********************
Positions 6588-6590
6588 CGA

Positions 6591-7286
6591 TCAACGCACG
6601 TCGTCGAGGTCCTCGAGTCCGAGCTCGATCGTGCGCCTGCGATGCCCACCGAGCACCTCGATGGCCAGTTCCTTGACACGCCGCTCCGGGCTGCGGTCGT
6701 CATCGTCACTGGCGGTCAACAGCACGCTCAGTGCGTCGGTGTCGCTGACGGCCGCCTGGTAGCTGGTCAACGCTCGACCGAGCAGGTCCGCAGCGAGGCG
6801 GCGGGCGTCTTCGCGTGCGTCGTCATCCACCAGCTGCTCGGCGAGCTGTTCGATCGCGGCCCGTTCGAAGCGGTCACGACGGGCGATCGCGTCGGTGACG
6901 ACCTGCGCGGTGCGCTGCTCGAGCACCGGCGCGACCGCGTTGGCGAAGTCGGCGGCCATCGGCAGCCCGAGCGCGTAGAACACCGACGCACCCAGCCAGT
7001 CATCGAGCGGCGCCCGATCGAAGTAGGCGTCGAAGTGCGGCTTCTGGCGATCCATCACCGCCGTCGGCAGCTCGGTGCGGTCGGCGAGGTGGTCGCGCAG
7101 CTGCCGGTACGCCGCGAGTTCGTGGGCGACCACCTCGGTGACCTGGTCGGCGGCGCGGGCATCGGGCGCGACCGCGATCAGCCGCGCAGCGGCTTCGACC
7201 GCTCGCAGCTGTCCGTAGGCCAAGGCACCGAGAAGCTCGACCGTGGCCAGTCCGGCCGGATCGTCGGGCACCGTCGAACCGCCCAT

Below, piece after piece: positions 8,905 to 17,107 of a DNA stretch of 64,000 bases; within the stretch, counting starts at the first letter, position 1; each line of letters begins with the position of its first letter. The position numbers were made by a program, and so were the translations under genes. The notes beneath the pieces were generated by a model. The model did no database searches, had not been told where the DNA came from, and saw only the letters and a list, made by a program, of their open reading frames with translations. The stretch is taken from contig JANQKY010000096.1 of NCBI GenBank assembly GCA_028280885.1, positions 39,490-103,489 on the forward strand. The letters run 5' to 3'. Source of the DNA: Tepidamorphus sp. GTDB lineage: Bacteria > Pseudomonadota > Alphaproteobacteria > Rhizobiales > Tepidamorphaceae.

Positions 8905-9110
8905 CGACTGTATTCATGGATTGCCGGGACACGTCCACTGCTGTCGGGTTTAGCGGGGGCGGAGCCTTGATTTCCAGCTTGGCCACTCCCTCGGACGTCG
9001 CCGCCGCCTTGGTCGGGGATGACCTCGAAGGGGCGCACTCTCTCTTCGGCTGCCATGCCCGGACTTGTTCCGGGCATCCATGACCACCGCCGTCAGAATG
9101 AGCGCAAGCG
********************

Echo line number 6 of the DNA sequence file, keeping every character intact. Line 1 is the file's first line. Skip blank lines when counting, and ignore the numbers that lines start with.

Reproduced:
6701 CATCGTCACTGGCGGTCAACAGCACGCTCAGTGCGTCGGTGTCGCTGACGGCCGCCTGGTAGCTGGTCAACGCTCGACCGAGCAGGTCCGCAGCGAGGCG